Being at Home
- Harold Rhenisch (Author)
The Wolves at Evelyn: Journeys Through a Dark Century. Brindle & Glass (purchase at Amazon.ca)
Reviewed by Lisa S. Szabo
In The Wolves at Evelyn: Journeys Through a Dark Century, Harold Rhenisch continues his recollection of relations among regional affiliations, family memories and the land that he began in Out of the Interior: the Lost Country (1993). A conflation of family memoir, autobiography, history, and oral storytelling, Rhenisch’s “dark journey” moves through conflicting ideas of land, and the colonial/immigrant experiences of twentieth-century rural British Columbia and Germany. He contemplates diverse ideas of homeland that grow out of these associations and tensions in regional stories that variously challenge and conform to perceptions of a unified national identity. Rhenisch claims in Out of the Interior and intimates in The Wolves of Evelyn that these are histories that he “would not have chosen, but they are his.” These may be his histories, but as Rhenisch illustrates, these are also universal stories built out of poverty, war, and personal sacrifice and struggle; these are memories both sweet and bitter, perhaps more so the latter.
The ironic and gentle humour found frequently throughout Out of the Interior and Rhenisch’s recent Winging Home: A Palette of Birds (2006) is rare here, as the shadow of the English immigrants—the “flock of crows” as Rhenisch describes them—darkens the narrative’s tone. What stands out in Out of the Interior is Rhenisch’s deftness at expressing stories “that should be loved” through a balance of sensitivity and humour. The Wolves at Evelyn, by contrast, seeks lightness but labours under the weight of so many memories that seldom sit comfortably. His attempts to convey so many moments from the past, however, are what make this text less successful than Out of the Interior at maintaining coherence. The brevity and control of language that heighten the emotion and imagery of Out of the Interior elude The Wolves at Evelyn. Rhenisch sacrifices linguistic precision for a fragmented, dense format. Subsequently, the intermittent lightness amid the darkness that should illuminate only flickers. Digressions, colloquialisms, seemingly random connections, and non-linear narratives are characteristic markers of oral storytelling, and Rhenisch employs these strategies. However, effective oral storytelling sustains listeners’ focus by keeping the story simple (by simple I do not mean a lack of complexity, for this is a complex text). But, just as it is when hiking through the bush, a clearly marked trail makes the effort much more manageable and rewarding.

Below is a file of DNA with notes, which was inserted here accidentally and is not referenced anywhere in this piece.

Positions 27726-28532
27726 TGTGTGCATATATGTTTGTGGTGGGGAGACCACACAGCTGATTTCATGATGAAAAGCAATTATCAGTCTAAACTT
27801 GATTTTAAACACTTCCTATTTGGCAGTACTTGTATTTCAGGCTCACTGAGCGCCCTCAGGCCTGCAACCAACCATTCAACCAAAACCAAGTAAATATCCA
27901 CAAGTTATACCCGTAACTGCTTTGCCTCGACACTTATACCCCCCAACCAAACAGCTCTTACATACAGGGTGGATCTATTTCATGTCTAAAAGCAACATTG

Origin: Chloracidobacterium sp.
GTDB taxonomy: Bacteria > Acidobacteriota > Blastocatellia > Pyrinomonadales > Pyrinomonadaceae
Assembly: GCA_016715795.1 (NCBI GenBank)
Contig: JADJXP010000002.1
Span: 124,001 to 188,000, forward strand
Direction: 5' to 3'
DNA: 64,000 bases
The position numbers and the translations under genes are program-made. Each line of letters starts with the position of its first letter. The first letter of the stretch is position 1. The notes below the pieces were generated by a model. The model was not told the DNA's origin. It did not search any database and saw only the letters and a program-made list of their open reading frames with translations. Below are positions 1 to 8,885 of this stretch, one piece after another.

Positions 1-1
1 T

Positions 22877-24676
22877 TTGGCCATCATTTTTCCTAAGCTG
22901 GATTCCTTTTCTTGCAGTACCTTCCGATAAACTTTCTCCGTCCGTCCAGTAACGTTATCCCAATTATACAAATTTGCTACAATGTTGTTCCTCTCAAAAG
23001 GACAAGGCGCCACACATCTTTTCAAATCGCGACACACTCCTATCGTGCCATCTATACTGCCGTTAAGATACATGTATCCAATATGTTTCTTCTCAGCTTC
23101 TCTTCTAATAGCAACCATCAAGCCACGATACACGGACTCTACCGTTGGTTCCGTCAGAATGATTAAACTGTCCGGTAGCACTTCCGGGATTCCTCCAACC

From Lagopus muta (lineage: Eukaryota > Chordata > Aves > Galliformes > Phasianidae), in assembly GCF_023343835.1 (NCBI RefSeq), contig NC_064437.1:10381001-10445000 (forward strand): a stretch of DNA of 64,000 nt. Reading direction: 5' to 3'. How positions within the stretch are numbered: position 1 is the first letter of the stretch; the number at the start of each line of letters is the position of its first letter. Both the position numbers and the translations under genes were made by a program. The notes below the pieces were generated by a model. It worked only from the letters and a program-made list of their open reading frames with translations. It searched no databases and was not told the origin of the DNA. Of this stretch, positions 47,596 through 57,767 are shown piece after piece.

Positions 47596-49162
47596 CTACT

Highlights include moments when Rhenisch the naturalist-poet emerges, when he enters his “own land made out of aspen trees and black spruce, rust-red pines riddled with beetles and woodpeckers hammering insatiably through the Month of May,” a land he professes he is “looking for a way in to” but has “no words” to access. These frequent images of the landscape belie such claims of wordlessness. Rhenisch’s poetic imagery crafts new perceptions of home and land by shucking off proprietary colonial interpretations of settling in place. Indeed, his title The Wolves at Evelyn intimates a resistance to Anglo-European relations to place. The unusual choice of at rather than of seems at first an odd choice of preposition. Of suggests location, belonging and ownership, whereas at, though implying geographic location, acknowledges transitory presence and unfixed boundaries: the wolves do not belong to a region—at resists possession of land. Similarly, the wolves, which accompany his mother on her early-morning two-mile treks both to and from the school taxi, linger for only six weeks (a passage recounted in Out of the Interior, also called “The Wolves at Evelyn”). Wolves, as Irene Klaver has observed, “[roam] through the land, through the seasons.” And “lingering in the journey”, she adds, “implies porous conceptual borders, which dissolve in the complexity of different modes of participation in the landscape.” Rhenisch’s oral storytellings illustrate that histories are made from commonplaces and the contributions of shared lives. Rhenisch contends that the history of British Columbia’s Interior is not the story of politics; instead, history is “a hundred thousand stories, of people living on this land and making a living here.” Regional histories are
the taste of bear meat on Bruno’s table,
the way a river moves through grass in flood, the way
you can thread a hook through a grasshopper and pull
trout out of that grass as wood ticks hang off the end of
the grass stems at your back.
Through these stories Rhenisch moves through the land, lingers, participates, and continues on with his journeys, and so finds his way back to the land. I just wish he’d planned out a clearer itinerary for his fellow travellers.
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MLA: Szabo, Lisa S. Being at Home. canlit.ca. Canadian Literature, 8 Dec. 2011. Web. 9 Dec. 2013.
This review originally appeared in Canadian Literature #194 (Autumn 2007), Visual/Textual Intersections. (pg. 167 - 168)
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